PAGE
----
SourceForge Introduces HTTPS Support For Project Websites

SourceForge announced on Wednesday that it is introducing HTTPS for all project websites on its platform. Once a project has been moved to HTTPS, old domain will automatically redirect to their new counterparts, resulting in no loss of traffic or inconvenience. From a blog post on the site: With a single click, projects can opt-in to switch their web hosting from http://name.sourceforge.net to https://name.sourceforge.io. Project admins can find this option in the Admin page, under “HTTPS”, naturally.There’s also a guide to assist developers with the transition. SourceForge launched HTTPS support for SourceForge.net back in February, but this rolls out HTTPS support to individual project websites hosted on SourceForge. There’s also a Site News section on the website now where you can read about all SourceForge changes and improvements over the past year since SourceForge was acquired by BIZX, such as eliminating the DevShare program and scanning all projects for malware.


Original URL: http://rss.slashdot.org/~r/Slashdot/slashdot/~3/epEP7RfvUC4/sourceforge-introduces-https-support-for-project-websites

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Amazon Aurora Update – PostgreSQL Compatibility

Just two years ago (it seems like yesterday), I introduced you to Amazon Aurora in my post Amazon Aurora – New Cost-Effective MySQL-Compatible Database Engine for Amazon RDS. In that post I told you how the RDS team took a fresh, unconstrained look at the relational database model and explained how they built a relational database for the cloud.
The feedback that we have received from our customers since then has been heart-warming.  Customers love the MySQL compatibility, the focus on high availability, and the built-in encryption. They count on the fact that Aurora is built around fault-tolerant, self-healing storage that allows them to scale from 10 GB all the way up to 64 TB without pre-provisioning. They know that Aurora makes six copies of their data across three Availability Zones and backs it up to Amazon Simple Storage Service (S3) without impacting performance or availability. As they scale, they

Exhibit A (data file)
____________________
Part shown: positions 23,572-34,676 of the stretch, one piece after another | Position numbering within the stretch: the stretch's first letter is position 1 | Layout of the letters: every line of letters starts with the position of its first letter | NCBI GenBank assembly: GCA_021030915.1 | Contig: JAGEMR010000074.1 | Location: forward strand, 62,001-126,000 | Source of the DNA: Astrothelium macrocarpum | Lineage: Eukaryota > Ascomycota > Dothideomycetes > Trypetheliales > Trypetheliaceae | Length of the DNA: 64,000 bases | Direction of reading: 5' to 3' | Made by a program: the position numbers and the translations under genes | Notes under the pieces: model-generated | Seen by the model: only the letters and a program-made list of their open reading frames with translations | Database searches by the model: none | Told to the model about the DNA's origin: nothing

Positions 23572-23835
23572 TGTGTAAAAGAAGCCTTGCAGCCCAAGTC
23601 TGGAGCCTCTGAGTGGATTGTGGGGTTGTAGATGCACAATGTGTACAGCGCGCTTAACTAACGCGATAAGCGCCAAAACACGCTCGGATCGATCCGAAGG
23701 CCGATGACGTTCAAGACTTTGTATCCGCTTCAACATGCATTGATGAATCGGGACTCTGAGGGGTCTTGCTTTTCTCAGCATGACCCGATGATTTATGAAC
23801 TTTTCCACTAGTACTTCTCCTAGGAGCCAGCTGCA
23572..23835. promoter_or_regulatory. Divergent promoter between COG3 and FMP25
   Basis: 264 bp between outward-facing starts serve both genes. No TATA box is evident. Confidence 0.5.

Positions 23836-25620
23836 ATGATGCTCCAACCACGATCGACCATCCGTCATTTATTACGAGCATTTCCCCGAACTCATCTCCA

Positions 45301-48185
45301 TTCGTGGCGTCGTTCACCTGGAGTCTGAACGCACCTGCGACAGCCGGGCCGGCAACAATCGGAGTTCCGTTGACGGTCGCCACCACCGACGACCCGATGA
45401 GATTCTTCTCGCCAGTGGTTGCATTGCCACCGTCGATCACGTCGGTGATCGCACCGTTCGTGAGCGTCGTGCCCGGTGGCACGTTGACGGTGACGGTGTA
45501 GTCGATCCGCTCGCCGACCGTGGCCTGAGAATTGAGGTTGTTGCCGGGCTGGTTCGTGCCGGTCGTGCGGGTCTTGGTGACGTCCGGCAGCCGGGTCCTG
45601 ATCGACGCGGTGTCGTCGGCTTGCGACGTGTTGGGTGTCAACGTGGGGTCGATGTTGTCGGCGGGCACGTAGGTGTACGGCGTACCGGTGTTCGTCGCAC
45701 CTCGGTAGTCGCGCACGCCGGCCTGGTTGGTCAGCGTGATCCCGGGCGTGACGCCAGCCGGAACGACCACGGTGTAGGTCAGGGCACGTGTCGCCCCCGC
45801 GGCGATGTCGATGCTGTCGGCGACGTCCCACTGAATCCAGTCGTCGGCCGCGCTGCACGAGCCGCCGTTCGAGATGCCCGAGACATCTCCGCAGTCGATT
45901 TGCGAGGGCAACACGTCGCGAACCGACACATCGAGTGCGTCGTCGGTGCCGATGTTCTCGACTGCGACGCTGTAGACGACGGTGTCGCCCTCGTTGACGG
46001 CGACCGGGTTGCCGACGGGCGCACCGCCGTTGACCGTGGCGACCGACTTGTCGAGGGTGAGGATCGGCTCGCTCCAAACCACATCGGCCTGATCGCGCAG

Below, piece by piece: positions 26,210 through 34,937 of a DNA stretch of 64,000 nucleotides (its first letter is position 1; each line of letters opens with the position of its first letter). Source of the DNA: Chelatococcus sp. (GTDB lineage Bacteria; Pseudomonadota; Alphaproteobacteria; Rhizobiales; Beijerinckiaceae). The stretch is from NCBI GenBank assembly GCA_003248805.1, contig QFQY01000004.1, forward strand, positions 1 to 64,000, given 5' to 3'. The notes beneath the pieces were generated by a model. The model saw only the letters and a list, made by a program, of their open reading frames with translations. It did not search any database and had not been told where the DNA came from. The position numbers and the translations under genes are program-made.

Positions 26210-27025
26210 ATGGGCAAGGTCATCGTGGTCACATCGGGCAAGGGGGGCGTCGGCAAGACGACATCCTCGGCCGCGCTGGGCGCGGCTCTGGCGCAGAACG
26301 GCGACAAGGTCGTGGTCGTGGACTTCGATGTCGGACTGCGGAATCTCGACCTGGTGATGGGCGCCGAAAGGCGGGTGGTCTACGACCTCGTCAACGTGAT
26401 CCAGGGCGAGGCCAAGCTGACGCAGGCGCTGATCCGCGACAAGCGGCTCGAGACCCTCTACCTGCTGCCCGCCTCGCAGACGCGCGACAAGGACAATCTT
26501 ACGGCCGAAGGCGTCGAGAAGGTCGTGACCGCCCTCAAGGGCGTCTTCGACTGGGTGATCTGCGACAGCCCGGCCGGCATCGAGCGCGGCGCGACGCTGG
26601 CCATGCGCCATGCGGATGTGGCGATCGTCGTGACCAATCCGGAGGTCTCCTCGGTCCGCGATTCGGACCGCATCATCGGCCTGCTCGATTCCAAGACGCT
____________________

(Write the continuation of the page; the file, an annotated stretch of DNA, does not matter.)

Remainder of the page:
Original URL: http://feedproxy.google.com/~r/AmazonWebServicesBlog/~3/XzqJS4mbnCQ/

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AWS Snowball Edge offers 100TB of storage and compute functionality

 Amazon’s popular Snowball storage container got a major update today at the company’s re:invent conference. Though largely overshadowed by the new batshit crazy AWS Snowmobile, the aforementioned Snowball will be getting a storage increase to 100 terabytes in addition to computing functionality. Users of the new Snowball Edge will be able to perform basic analysis on their data… Read More


Original URL: http://feedproxy.google.com/~r/Techcrunch/~3/4DoG67lnmSc/

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SUSE buys HPE’s OpenStack and Cloud Foundry assets

 SUSE, which probably is best known for its Linux distribution, has long been a quiet but persistent player in the OpenStack ecosystem. Over the last few months, though, the German company has also emerged as one of the stronger competitors in this world, especially now that we are seeing a good bit of consolidation around OpenStack. Today, SUSE announced that it is acquiring OpenStack and… Read More


Original URL: http://feedproxy.google.com/~r/Techcrunch/~3/9oatLdze9yk/

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Review: GitLab rocks version control

If you’ve spent any time evaluating software version-control systems, you have undoubtedly looked at GitHub Enterprise and Bitbucket Server, two big names that offer both on-premises installs and a SaaS option. You also should have run into GitLab, an open source project backed by the company of the same name.To read this article in full or to leave a comment, please click here(Insider Story)


Original URL: http://www.computerworld.com/article/3145878/application-development/review-gitlab-rocks-version-control.html#tk.rss_all

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